At age 92, Ernie Knight plans to celebrate his 70th MIT reunion in the most appropriate way: he'll be rowing on the Charles.
"Pretty much all I did when I was a student was go to classes and row," said Mr. Knight, who celebrated his 65th reunion in 1993 by taking a single scull for a row.
Mr. Knight, who commuted to "Tech" from Quincy by rail and foot, plans to share a shell with his two sons, David of Philadelphia and Paul of Portland, ME, during the second annual Reunion Row on Saturday, June 6, the day after Commencement. David, a veterinary professor at the University of Pennsylvania, and Paul, a postal worker, were both oarsmen in college--David at Cornell and Paul at Northeastern.
A resident of Raymond, ME, since he returned from the Korean War and moved up-country to help manage a family-owned marina on Lake Sebago, Mr. Knight has been writing a history of rowing at MIT, which is a work in progress. The completed chapters are available on line at <http://web.mit.edu/mitcrew/www/>.
Mr. Knight was a major serving as a ground officer with the 49th Fighter Group in the Pacific theater during World War II and was recalled to active duty during the Korean War. He worked as an engineer for Boston Edison between hitches in the service and for Westinghouse before he entered the Air Corps in World War II.
He entered MIT to study electrical engineering shortly after the campus was moved to Cambridge, a heady time for Tech students. It was also the heyday of rowing.
The crew had acquired its own boathouse in 1922 and Mr. Knight's class arrived on campus at the same time the first full-time professional coach was hired. That was William Haines, lured to the big time on the basis of five successful years at Harvard University. The first brand-new shell was purchased in 1925. Several assistant coaches helped weed out 200-300 candidates each year.
The contrast with other sports was stark.
While the crew qualified for the 1924 Olympic trials, basketball was confined to a World War I hangar, baseball had no coach and players supplied their own equipment, and football was played only intramurally. One football team challenged a prep school team to scrimmage to prepare for Fall Field Day. "They lost, 98-0," recalled Mr. Knight.
Mr. Knight's classroom reminiscences are equally colorful.
There was Professor Leonard Passano of mathematics, a fashion avatar, known to his students as "Sneaker Joe" for his then odd taste in footwear. Professor Raymond Miller of mechanical engineering was contemptuous of people who neglected his beloved steam engines and cried for help when they failed. With ROTC mandatory, the cadets got used to the growling of a diminutive Sgt. Alfred Truax and referred to him as "Tenderfoot" or "Boy Scout"--though not to his face, of course.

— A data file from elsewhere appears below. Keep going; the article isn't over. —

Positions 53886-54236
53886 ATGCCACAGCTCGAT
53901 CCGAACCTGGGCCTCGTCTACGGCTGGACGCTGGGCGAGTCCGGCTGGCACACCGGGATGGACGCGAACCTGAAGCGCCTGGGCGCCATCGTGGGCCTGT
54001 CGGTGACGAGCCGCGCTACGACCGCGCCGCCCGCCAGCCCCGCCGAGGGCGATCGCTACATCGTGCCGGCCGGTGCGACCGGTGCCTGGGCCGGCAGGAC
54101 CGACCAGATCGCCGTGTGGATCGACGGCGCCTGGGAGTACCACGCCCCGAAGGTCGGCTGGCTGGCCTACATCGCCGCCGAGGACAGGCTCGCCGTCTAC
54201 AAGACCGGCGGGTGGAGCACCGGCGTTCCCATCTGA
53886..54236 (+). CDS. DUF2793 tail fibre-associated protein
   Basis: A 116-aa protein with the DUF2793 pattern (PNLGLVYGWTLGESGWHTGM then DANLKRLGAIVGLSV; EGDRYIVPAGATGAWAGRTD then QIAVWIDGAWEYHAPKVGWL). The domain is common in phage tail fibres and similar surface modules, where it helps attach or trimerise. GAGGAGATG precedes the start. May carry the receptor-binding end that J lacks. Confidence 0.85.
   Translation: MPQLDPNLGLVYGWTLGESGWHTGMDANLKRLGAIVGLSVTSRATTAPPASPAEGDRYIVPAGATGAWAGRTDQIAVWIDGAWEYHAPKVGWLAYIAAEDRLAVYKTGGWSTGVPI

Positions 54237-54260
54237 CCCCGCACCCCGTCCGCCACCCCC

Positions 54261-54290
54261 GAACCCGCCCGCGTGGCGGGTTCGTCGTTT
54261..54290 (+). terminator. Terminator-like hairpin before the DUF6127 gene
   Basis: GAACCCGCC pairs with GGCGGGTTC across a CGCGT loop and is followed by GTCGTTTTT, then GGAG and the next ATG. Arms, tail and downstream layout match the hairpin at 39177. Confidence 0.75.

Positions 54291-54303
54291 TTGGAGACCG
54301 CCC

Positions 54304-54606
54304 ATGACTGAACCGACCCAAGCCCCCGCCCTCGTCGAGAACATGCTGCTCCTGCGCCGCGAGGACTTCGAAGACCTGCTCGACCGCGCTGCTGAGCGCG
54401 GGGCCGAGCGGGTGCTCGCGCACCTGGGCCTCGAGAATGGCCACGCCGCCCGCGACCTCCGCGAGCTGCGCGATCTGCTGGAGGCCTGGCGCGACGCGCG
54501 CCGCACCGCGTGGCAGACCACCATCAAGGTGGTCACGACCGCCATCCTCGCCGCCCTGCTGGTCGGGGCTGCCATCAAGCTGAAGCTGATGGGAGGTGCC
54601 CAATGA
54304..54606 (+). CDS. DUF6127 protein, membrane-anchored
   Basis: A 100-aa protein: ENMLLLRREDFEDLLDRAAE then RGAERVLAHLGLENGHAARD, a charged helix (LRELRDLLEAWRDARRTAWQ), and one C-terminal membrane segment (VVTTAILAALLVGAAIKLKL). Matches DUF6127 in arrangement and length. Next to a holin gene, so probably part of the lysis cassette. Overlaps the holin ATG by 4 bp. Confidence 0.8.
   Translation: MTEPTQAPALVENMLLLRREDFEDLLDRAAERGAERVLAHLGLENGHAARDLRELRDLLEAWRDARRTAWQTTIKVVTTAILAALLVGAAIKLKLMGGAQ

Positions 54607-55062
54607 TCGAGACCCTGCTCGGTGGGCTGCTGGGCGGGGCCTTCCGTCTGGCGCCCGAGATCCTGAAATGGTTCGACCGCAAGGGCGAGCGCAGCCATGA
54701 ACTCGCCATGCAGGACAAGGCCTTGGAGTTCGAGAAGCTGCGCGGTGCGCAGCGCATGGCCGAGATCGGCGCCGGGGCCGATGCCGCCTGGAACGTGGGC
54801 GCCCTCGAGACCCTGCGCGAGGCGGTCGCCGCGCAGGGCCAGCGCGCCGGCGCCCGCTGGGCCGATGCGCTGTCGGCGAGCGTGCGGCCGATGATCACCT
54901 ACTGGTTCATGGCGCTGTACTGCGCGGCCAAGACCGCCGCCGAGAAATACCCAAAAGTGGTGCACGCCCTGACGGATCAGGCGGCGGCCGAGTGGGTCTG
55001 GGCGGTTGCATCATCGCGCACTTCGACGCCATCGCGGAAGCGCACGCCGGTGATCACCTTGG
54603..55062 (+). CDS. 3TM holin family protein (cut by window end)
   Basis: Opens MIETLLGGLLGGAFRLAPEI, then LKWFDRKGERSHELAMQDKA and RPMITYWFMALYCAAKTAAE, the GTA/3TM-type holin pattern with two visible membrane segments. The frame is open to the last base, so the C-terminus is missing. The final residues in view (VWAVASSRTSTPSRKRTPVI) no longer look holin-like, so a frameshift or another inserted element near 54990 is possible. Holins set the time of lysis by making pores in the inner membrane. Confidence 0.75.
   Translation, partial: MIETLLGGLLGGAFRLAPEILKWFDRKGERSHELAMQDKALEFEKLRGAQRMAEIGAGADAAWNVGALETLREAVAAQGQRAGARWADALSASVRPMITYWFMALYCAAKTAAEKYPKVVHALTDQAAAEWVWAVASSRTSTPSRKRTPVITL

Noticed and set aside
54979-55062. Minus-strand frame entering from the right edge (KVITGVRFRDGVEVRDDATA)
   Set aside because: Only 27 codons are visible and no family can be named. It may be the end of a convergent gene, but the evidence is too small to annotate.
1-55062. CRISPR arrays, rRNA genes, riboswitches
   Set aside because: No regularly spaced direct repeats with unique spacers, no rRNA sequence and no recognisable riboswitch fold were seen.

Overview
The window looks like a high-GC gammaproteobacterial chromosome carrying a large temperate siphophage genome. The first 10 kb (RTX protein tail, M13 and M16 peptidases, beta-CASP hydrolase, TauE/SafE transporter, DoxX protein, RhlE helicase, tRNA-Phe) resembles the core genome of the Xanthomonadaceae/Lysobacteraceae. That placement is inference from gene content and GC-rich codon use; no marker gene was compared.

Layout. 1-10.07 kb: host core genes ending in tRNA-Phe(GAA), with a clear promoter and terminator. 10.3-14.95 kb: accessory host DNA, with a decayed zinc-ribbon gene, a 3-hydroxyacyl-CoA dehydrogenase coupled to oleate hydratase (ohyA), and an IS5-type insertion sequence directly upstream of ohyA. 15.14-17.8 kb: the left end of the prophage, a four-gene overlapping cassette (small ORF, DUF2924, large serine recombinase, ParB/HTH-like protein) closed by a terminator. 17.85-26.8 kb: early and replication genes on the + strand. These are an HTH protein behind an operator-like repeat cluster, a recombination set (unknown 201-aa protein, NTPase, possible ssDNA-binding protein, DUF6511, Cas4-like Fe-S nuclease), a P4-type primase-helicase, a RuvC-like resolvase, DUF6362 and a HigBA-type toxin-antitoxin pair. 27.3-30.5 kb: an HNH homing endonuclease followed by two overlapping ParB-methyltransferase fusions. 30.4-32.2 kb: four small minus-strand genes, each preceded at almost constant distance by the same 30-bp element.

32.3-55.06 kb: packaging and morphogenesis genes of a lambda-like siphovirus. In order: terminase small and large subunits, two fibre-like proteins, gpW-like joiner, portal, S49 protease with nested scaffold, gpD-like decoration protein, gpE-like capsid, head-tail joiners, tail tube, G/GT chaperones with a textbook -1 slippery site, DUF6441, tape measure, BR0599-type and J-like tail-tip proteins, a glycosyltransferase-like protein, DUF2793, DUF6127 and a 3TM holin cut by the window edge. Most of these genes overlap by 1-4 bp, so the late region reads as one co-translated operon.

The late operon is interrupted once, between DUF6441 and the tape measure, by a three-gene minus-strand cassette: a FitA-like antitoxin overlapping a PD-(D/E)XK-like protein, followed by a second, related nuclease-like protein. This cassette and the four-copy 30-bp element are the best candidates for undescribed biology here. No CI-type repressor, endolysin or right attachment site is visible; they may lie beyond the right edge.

Transportation was always a challenge for members of the Class of '28. Mr. Knight remembers the cruel winds blowing in his face as he walked across the Longfellow Bridge. Sometimes, rides were available--in a discarded police wagon salvaged by a fraternity, or in the two sport vehicles built in Arthur and Bill Nichols's father's machine shop in Newton. He also remembers Charlie Lyle's stripped down, single-seated (a folding chair for the driver) Duesenberg permanently parked on Massachusetts Avenue--at least it seemed to be.
While hacks were not yet known by that name, inventive pranks were very much a part of MIT life, even in those days. A Ford Model T police car mysteriously appeared one night on the roof of '93 Dorm (the portion of East Campus closest to Ames Street, the first of the two buildings to be erected). A telephone pole was passed through a window at Holman (now part of Senior House), across the center corridor and out the window of a room on the opposite side.
But the best was when a steer was coaxed off a truck and onto the roof of East Campus but refused to come down. (The students "learned that cows will climb but not descend stairs," says the text accompanying a photo of the cow on a recent poster depicting The Top 10 Hacks of All Time.) Mr. Knight believes the steer had to be lowered off the roof with pulleys.
Some things haven't changed much, including lectures in Rm 10-250 and the library under the Great Dome. Others have, particularly the demise of the slide rule in favor of computers and calculators.
"The nearby barber shop never seemed to be busy," Mr. Knight said, "yet I don't recall there being any long-haired students around as there would be today."
The Association of MIT Alumni/ae counts 87 surviving graduates from the 479 members of the class of 1928 who received SB degrees. "I hope we get a good turnout," said Mr. Knight. "Given our age, it probably will be about the last one for most of us."
A version of this article appeared in MIT Tech Talk on June 3, 1998.